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Do lawyers help or hinder mediation?

Published on Saturday, 23 Aug 2014

The Evidence

Data published in 2012 showed that among mediation cases conducted in Hong Kong, more than 50 per cent reached a settlement when no lawyers were present, compared to less than 30 per cent when both parties had legal representatives.

Does this mean that the involvement of lawyers in mediation actually hinders parties from reaching a settlement?

Obviously, a lawyer's legal knowledge and technical skills help parties to better understand and prepare for mediation. However, there are some reasons why lawyers' involvement may hamper a settlement.

 

The Drawbacks

In the case of Studer v Boettcher, heard in Australia's New South Wales Court of Appeal in 2000, the plaintiff sued his lawyer for allegedly inducing him to make a compromise agreement after a 10-hour mediation. He claimed that if his case had gone to trial he would have achieved a better outcome.

While the plaintiff lost his appeal, the unnecessary trouble will make lawyers more cautious when they suggest their clients compromise or reach a settlement agreement, especially when lawyers believe their client's legal position is strong and the chance of success is high.

Although a good lawyer can bring different options for clients when making decisions, the weight given to each option by lawyers and their clients may be different. For instance, in commercial cases, clients can be more ready to reach a compromise when they want to keep a long-standing business relationship with the other party - even if their lawyer advises them that they have the stronger legal position.

However, it may be difficult for lawyers to judge whether it is in the best interest of clients to do so. Under the circumstances, lawyers may sensibly emphasise and insist on their client's legal positions and interests.

Lawyers fees will necessarily increase clients' costs in mediation. When the claim amount is small, and if a lawyer is involved, it may be much harder for a party to give up his economic benefits and compromise due to the increasing legal fee. This may be another factor which causes a lower settlement rate when lawyers are involved.

 

The Benefits

Mediators sometimes may prefer to have private discussions with the parties only, even if they have legal representation. However, this does not mean that the involvement of lawyers in the mediation process is not fruitful. On the contrary, mediators appreciate the importance of lawyers in the mediation process.

The disputing parties will be given a chance to briefly explain the disputes from their perspective, and in their own words, in their opening statements. Although mediators encourage the parties to brief the facts by themselves, lawyers can add a legal perspective. In complicated cases, lawyers' assistance in pointing out the main issues, analysing the strong and weak points of each, and finding the best solutions, is especially useful when preparing an opening statement.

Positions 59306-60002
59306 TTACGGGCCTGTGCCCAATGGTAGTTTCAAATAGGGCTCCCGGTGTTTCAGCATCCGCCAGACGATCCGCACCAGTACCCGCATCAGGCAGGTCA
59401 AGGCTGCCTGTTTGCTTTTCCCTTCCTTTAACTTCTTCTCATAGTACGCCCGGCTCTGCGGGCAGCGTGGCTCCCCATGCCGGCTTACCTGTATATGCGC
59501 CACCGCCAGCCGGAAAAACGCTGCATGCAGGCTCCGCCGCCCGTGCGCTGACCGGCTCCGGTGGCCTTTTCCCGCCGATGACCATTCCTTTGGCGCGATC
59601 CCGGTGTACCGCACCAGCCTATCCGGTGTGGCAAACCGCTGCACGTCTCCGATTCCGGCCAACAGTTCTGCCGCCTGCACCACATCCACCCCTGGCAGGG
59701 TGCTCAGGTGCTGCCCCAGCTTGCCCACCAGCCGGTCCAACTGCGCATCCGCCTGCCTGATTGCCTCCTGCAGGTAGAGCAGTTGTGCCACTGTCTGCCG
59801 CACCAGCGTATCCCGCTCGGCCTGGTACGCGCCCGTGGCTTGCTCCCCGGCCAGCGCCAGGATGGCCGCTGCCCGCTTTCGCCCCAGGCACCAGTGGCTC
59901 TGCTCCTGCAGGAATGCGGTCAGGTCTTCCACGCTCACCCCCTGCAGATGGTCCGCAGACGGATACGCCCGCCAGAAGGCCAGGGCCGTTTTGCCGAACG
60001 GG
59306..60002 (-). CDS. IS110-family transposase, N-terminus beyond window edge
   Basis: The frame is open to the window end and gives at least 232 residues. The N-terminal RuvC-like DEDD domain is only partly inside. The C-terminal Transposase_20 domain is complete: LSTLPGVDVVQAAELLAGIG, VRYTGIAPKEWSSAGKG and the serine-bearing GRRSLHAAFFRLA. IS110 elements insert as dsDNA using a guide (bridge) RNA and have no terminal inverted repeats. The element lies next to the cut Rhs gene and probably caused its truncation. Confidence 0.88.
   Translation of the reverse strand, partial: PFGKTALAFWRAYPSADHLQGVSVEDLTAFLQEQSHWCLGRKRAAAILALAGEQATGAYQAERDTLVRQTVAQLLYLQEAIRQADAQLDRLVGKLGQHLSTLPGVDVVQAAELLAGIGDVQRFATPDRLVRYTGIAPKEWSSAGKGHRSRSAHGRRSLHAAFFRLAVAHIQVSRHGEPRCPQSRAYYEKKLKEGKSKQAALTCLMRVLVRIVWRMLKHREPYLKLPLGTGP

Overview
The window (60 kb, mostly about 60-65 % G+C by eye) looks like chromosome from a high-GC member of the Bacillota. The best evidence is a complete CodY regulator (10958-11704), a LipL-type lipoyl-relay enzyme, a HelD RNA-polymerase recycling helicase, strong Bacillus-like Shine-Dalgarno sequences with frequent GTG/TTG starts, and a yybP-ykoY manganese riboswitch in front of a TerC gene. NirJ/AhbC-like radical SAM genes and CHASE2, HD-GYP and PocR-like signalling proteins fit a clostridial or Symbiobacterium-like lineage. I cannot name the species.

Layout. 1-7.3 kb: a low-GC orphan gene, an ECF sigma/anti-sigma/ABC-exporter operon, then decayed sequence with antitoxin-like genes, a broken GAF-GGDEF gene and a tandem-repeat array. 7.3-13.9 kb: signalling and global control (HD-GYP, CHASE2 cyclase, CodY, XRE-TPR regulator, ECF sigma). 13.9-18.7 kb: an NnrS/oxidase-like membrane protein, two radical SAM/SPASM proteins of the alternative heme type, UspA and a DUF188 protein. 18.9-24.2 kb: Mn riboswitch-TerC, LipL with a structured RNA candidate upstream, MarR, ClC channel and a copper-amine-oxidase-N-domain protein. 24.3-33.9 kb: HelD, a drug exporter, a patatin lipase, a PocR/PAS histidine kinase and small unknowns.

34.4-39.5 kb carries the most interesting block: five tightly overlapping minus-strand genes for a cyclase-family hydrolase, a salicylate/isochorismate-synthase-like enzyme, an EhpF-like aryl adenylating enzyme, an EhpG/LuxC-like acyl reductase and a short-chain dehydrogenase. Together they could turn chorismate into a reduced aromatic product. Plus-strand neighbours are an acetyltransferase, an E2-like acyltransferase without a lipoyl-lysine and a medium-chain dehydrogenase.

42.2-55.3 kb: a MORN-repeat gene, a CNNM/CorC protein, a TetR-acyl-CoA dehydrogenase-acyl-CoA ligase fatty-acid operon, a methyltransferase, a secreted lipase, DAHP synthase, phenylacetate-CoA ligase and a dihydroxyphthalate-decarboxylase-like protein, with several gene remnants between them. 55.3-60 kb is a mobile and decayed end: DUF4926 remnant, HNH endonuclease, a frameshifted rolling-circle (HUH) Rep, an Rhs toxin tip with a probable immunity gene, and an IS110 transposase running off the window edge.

According to the Hong Kong Mediation Code, the mediator is not allowed to give legal or other expert advice to either party. However, a direct path to settlement is often paved with good legal advice. Therefore, where a party is without legal representation, the mediator can encourage the party to obtain legal advice.

No settlement reached at the mediation will be legally binding until it is set out in writing and signed by each of the parties. If lawyers are present, they are likely to draft the settlement agreement. Without the involvement of lawyers, the responsibility may then fall on the mediator to guide the drafting of the agreement.

However, mediators need to ensure they don't act as legal adviser. Therefore, they prefer the presence of the lawyers at this stage.

Lawyers have the legal knowledge and skills to make sure the settlement agreement encapsulates what the parties have agreed. This helps avoid later disputes due to any omission or misunderstanding.

Although there are some reasons behind the lower settlement rate of cases where parties are represented by lawyers, the importance of their assistance in mediation is obvious and well recognised by clients and mediators. The usefulness and necessity of the involvement of lawyers in the mediation process should not be overlooked.

 


The information contained in this article should not be relied on as legal advice and should not be regarded as a substitute for detailed advice in individual cases. If advice concerning individual problems or other expert assistance is required, the service of a competent professional adviser should be sought. 


 

Man-sing Yeung is vice-chair of the Hong Kong International Arbitration Center's Hong Kong Mediation Council

 

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